{ James Joyce, Ulysses, 18, 1914-1921 | Continue reading }

photo { The statue’s head on exhibit at the Paris World’s Fair, 1878 | Wikipedia }

clings to everything she takes off


The leg-to-body ratio (LBR) is a morphological index that has been shown to influence a person’s attractiveness. In our research, 3,103 participants from 27 nations rated the physical attractiveness of seven male and seven female silhouettes varying in LBR. We found that male and female silhouettes with short and excessively long legs were perceived as less attractive across all nations. Hence, the LBR may significantly influence perceptions of physical attractiveness across nations.

{ JCC/SAGE | Continue reading }


{ James Joyce }

what in water did imp, waterlover, admire?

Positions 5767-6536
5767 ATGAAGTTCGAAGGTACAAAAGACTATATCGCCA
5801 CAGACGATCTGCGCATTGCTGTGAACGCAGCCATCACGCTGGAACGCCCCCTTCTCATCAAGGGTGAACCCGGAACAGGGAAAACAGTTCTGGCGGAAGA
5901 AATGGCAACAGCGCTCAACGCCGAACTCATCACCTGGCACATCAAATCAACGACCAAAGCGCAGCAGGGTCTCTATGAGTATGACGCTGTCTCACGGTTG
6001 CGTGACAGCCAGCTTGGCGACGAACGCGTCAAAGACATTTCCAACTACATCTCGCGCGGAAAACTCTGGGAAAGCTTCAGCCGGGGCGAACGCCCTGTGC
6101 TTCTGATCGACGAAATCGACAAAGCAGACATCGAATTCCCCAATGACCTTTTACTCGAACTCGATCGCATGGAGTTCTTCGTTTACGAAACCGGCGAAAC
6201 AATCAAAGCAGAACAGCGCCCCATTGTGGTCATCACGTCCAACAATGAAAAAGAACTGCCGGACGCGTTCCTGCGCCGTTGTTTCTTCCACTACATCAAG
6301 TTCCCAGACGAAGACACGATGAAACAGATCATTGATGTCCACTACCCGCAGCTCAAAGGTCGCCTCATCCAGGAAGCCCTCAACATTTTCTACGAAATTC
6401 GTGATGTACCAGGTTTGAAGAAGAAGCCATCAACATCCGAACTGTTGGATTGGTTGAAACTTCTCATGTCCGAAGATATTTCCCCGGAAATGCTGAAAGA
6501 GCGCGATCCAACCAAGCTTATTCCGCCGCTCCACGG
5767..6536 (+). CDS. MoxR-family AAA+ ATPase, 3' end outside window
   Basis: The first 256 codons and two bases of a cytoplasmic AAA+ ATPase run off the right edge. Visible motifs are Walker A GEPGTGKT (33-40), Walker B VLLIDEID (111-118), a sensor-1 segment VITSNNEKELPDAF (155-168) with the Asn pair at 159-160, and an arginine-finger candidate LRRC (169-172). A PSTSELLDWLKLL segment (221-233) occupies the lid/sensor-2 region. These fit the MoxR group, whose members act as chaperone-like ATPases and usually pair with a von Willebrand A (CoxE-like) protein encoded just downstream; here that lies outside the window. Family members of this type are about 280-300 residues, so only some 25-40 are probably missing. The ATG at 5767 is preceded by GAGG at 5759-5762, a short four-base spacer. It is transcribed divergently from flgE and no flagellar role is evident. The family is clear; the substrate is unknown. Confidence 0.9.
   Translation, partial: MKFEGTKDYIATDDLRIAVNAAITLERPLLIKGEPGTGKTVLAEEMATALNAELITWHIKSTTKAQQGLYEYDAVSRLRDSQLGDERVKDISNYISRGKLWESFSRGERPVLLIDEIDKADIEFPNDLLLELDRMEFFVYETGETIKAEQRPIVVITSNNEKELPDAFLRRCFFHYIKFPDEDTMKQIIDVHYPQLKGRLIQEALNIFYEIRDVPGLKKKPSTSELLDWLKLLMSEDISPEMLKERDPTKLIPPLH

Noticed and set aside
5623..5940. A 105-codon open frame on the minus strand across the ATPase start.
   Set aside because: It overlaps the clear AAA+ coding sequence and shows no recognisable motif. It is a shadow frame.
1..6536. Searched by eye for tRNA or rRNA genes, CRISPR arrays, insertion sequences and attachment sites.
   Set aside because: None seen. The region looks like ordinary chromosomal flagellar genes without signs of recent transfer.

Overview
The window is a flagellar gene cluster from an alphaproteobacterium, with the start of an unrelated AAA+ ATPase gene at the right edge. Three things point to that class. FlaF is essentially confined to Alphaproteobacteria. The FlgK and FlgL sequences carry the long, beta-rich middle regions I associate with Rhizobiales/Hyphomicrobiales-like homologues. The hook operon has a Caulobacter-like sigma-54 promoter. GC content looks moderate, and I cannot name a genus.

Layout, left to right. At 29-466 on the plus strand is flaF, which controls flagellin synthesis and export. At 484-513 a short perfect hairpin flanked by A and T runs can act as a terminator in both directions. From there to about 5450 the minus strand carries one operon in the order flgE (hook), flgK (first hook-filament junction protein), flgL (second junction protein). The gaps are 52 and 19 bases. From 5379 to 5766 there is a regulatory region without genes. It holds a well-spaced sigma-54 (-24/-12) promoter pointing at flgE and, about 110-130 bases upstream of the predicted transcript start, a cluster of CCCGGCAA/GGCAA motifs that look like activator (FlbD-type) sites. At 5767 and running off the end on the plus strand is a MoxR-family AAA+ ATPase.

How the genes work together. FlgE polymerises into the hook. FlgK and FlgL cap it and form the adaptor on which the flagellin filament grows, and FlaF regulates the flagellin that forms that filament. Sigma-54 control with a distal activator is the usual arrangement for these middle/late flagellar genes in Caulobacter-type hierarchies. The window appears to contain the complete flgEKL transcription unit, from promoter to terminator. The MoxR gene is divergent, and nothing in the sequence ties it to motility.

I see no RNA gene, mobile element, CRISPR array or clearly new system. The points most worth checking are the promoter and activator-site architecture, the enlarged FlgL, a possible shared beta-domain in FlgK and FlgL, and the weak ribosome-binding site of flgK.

Its universality: its democratic equality and constancy to its nature in seeking its own level: its vastness in the ocean of Mercator’s projection: its umplumbed profundity in the Sundam trench of the Pacific exceeding 8,000 fathoms: the restlessness of its waves and surface particles visiting in turn all points of its seaboard: the independence of its units: the variability of states of sea: its hydrostatic quiescence in calm: its hydrokinetic turgidity in neap and spring tides: its subsidence after devastation: its sterility in the circumpolar icecaps, arctic and antarctic: its climatic and commercial significance: its preponderance of 3 to 1 over the dry land of the globe: its indisputable hegemony extending in square leagues over all the region below the subequatorial tropic of Capricorn: the multisecular stability of its primeval basin: its luteofulvous bed: Its capacity to dissolve and hold in solution all soluble substances including billions of tons of the most precious metals: its slow erosions of peninsulas and downwardtending promontories: its alluvial deposits: its weight and volume and density: its imperturbability in lagoons and highland tarns: its gradation of colours in the torrid and temperate and frigid zones: its vehicular ramifications in continental lakecontained streams and confluent oceanflowing rivers with their tributaries and transoceanic currents: gulfstream, north and south equatorial courses: its violence in seaquakes, waterspouts, artesian wells, eruptions, torrents, eddies, freshets, spates, groundswells, watersheds, waterpartings, geysers, cataracts, whirlpools, maelstroms, inundations, deluges, cloudbursts: its vast circumterrestrial ahorizontal curve: its secrecy in springs, and latent humidity, revealed by rhabdomantic or hygrometric instruments and exemplified by the hole in the wall at Ashtown gate, saturation of air, distillation of dew: the simplicity of its composition, two constituent parts of hydrogen with one constituent part of oxygen: its healing virtues: its buoyancy in the waters of the Dead Sea: its persevering penetrativeness in runnels, gullies, inadequate dams, leaks on shipboard: its properties for cleansing, quenching thirst and fire, nourishing vegetation: its infallibility as paradigm and paragon: its metamorphoses as vapour, mist, cloud, rain, sleet, snow, hail: its strength in rigid hydrants: its variety of forms in loughs and bays and gulfs and bights and guts and lagoons and atolls and archipelagos and sounds and fjords and minches and tidal estuaries and arms of sea: its solidity in glaciers, icebergs, icefloes: its docility in working hydraulic millwheels, turbines, dynamos, electric power stations, bleachworks, tanneries, scutchmills: its utility in canals, rivers, if navigable, floating and graving docks: its potentiality derivable from harnessed tides or watercourses falling from level to level: its submarine fauna and flora (anacoustic, photophobe) numerically, if not literally, the inhabitants of the globe: its ubiquity as constituting 90% of the human body: the noxiousness of its effluvia in lacustrine marshes, pestilential fens, faded flowerwater, stagnant pools in the waning moon.